Tokyo has million things to do. You really need months to explore everything Tokyo has to offer. It’s a city where everyone will find something they love.
During my first trip I explored the “basic” things to do in Tokyo, but when I returned for the second time I started to wander and look for Tokyo off the path. Here are my not too obvious secret things to do in Tokyo.
1. Visit Meguro Parasitological Museum
Come face-to-face with the world’s longest tapeworm in this strange Meguro-based museum devoted to parasites. With over 45,000 specimens in its collection, you’re sure to find something that disgusts you. Plus, you’ll learn about all the ways animals can transfer parasites to you throughout your life. Hurray!
An unlucky soul got the record-breaking 29-ft tapeworm after eating sushi, so you might want to hold off on eating before entering. Luckily, entry is free.
2. Enjoy Ghibli Museum
Whether you’ve only heard of My Neighbor Totoro or you start drunken debates with randoms about which Miyazaki film is the best, the Ghibli Museum in Mitaka is worth a visit. It’s designed in the style of the films Miyazaki helped create, complete with many of his famous characters.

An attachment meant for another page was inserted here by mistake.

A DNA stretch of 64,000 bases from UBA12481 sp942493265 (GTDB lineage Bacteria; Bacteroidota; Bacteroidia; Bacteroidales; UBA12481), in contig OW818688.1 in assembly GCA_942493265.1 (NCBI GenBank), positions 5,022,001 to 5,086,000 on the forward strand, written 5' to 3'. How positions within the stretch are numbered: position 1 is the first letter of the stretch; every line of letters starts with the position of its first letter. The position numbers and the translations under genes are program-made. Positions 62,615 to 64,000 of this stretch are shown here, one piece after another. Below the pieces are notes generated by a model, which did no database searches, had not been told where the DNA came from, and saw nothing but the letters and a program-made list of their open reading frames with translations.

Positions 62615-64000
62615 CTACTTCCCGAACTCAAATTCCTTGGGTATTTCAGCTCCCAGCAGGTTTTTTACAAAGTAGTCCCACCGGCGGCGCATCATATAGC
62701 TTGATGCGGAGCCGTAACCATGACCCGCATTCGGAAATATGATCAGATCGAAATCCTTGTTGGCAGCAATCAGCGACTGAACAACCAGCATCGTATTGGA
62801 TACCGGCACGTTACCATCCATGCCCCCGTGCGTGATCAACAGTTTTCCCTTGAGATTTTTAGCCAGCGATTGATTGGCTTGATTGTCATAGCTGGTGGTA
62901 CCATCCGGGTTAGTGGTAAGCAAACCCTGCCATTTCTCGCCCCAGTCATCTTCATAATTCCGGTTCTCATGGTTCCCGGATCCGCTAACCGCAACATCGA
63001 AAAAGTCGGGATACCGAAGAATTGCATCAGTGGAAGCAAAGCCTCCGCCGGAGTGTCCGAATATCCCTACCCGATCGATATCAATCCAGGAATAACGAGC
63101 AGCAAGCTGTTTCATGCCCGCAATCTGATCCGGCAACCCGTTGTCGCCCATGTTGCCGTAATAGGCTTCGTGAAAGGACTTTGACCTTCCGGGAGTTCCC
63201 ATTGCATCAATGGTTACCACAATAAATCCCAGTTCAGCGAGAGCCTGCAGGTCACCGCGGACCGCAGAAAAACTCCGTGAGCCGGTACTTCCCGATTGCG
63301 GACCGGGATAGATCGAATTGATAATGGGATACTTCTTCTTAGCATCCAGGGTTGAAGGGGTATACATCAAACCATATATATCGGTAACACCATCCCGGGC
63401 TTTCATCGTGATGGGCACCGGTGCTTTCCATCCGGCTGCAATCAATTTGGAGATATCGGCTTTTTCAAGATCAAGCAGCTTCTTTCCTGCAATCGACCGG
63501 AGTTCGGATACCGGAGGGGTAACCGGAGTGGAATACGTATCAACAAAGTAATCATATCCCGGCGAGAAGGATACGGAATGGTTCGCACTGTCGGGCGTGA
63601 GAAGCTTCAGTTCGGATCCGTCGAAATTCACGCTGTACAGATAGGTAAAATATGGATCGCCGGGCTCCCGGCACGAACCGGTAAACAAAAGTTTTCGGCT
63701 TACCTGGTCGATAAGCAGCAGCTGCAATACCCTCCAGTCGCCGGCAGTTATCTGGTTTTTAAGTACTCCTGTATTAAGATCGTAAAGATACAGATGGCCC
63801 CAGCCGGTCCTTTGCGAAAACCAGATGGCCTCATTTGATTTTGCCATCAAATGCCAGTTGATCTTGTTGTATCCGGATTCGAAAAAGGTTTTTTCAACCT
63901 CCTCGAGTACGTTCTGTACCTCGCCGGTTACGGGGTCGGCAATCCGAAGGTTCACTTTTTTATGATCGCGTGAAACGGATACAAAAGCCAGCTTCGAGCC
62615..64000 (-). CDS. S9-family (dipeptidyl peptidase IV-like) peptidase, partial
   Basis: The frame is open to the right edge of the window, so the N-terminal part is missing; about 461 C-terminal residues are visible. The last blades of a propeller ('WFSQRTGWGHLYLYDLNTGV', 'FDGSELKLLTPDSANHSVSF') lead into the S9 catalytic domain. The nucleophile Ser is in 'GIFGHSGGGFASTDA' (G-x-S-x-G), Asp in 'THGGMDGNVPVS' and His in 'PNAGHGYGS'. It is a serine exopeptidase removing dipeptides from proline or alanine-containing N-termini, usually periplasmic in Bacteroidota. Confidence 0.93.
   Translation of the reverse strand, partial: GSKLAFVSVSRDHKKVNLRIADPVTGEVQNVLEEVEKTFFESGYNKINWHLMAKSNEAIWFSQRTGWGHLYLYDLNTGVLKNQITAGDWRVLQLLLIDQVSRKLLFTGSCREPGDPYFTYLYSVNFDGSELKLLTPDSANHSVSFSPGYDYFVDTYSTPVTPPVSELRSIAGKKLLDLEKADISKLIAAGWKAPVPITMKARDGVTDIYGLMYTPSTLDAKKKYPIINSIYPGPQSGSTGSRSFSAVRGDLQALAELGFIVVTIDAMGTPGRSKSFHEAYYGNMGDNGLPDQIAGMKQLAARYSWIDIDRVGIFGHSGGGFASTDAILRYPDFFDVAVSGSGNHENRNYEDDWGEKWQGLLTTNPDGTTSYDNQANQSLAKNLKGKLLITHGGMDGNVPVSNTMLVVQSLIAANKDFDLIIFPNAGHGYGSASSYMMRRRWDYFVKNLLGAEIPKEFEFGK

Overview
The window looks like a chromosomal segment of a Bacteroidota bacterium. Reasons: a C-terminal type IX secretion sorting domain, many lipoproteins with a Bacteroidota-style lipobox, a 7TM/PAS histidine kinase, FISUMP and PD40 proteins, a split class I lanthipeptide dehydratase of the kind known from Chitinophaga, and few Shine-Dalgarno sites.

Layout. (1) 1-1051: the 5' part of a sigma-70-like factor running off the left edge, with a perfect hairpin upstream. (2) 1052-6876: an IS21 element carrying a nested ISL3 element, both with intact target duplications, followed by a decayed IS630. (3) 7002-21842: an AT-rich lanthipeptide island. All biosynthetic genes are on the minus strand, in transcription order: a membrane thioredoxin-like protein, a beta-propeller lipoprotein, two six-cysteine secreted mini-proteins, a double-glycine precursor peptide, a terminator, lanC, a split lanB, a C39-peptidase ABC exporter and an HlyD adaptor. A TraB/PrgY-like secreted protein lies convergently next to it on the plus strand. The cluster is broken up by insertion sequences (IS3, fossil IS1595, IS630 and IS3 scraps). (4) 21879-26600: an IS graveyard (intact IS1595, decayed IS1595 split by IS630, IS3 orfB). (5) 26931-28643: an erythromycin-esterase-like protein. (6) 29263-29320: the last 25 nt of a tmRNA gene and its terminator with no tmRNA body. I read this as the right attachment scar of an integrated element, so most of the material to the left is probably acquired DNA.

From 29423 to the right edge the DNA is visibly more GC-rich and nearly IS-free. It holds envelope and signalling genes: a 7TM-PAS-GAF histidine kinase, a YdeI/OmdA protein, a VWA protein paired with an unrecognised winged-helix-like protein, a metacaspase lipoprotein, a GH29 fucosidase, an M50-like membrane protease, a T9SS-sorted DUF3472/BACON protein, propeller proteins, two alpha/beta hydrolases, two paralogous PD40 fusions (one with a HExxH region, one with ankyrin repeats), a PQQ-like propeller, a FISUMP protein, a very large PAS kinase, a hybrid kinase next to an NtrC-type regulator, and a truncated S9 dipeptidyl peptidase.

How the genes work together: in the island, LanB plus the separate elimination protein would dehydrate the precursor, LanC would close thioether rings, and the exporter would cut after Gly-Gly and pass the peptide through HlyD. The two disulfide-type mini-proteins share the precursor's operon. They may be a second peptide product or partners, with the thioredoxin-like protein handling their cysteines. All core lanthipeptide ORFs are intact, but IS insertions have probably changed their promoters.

Watch short films exclusive to the museum, learn about the history of the studio and animation, and pay homage to this creative animator/director/all-around Manga god.
Tickets are not sold at the museum, and purchasing them can be confusing. Get them online at local JTB offices 3 months in advance, or in Japan at Lawson convenience stores starting the 10th of the previous month. Try for weekdays as weekends and holidays sell out. Otherwise, book with Viator.
3. Rent a Friend
No, not that kind of “friend”.
There’s nothing sexual about this strange service used to help people cope with loneliness, fake engagements, or talk about their day. As a tourist, it can help you feel more at ease in a city known for overwhelming visitors and locals alike. You’ll never walk alone in Japan.
Expect to pay at least $115 for two hours.
4. Step Into a Different World at Anata No Warehouse
If you’re looking to play video games and feel like you’re in one at the same time, check out Anata no Warehouse in Kawasaki.